_^ January 3, 1855.—Dr Seller, President, in the Chair.


Dr Wood had been led to introduce solutions of morphia and Batley's sedative solution into the cellular tissue, as near as possible to the affected nerve, by means of the small perforating syringe, constructed by Mr Ferguson of Giltspnr Street, for injecting aneurisms with perchloride of iron. Dr Wood narrated nine cases in which he had employed this method of treatment, in all with perfect safety, in some with complete, in others with partial, success. As to the modus operandi of this method of treatment, he endeavoured to show, from the experiments of Muller and others, that the effect of the local application of opium to a nerve was to destroy its sensibility at the part, and that from this action of the drug the immediate cessation of the pain arose, fie then pointed out the rapidity with which absorption appeared to take place from the cellular tissue, which seemed to account for the rapidity of the narcotic effect which a small dose of opium so introduced was found to produce. He also pointed out, that other medicines might be introduced in the same way.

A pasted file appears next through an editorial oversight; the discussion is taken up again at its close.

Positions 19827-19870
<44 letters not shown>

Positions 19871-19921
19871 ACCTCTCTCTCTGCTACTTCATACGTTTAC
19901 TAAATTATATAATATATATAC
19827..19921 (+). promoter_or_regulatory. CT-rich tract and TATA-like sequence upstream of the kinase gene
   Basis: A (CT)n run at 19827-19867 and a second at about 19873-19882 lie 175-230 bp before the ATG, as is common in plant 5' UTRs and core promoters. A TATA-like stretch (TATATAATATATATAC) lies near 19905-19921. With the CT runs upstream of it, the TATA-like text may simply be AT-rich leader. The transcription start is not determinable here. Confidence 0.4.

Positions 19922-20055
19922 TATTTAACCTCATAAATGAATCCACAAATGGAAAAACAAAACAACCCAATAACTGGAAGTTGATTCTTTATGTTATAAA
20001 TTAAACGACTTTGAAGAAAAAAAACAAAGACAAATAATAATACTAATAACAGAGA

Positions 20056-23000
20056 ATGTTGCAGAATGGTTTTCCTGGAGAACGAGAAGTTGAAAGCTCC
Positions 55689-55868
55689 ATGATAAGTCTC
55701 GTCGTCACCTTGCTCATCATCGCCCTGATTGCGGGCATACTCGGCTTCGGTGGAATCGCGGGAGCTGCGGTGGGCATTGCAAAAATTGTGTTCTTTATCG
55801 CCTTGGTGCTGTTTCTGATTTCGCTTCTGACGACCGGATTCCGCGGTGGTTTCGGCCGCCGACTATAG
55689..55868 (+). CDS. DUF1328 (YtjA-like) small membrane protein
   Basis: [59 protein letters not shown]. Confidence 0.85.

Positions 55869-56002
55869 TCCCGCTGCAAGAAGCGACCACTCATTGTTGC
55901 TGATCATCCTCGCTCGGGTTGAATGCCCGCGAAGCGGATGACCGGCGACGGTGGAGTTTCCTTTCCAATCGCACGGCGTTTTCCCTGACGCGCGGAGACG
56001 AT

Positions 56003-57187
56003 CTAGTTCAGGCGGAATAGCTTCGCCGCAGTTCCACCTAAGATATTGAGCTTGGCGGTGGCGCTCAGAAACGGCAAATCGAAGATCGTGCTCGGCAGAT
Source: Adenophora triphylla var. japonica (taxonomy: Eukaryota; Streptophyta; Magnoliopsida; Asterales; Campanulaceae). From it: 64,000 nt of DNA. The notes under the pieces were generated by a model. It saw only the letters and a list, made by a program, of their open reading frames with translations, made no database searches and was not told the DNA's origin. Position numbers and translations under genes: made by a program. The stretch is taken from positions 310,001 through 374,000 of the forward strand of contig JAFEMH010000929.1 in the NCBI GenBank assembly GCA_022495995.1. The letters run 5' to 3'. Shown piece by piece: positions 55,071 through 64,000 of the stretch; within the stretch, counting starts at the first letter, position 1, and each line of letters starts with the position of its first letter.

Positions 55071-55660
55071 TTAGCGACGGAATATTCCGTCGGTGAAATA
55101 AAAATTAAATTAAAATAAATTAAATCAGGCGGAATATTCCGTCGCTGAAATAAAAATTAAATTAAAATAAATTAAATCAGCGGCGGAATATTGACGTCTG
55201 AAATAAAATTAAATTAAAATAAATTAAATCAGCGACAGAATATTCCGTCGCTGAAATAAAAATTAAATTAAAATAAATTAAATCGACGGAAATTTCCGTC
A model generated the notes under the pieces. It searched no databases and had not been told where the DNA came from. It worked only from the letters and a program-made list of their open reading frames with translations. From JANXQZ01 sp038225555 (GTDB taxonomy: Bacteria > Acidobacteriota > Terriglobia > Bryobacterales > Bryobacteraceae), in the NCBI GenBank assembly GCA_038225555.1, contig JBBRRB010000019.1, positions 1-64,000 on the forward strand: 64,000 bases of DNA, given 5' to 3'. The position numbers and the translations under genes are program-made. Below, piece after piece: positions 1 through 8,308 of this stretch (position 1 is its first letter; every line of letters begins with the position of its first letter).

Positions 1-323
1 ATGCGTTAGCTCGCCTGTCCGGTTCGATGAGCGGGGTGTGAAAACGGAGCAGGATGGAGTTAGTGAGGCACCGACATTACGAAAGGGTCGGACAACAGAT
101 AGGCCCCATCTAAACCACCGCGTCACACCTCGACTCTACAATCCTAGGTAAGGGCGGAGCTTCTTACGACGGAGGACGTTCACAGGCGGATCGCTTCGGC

Dr W. T. Gairdner mentioned, that a patient in his wards in the hospital, had been injected the other day in the way recommended by Dr Wood. The result was not decisive, as the complaint for which the man was under treatment, viz., lumbago, had been undergoing rapid amendment, and, indeed, the day after the operation, was nearly gone. The experiment, however, was attended with little suffering, and it was noted that some degree of giddiness was almost immediately produced.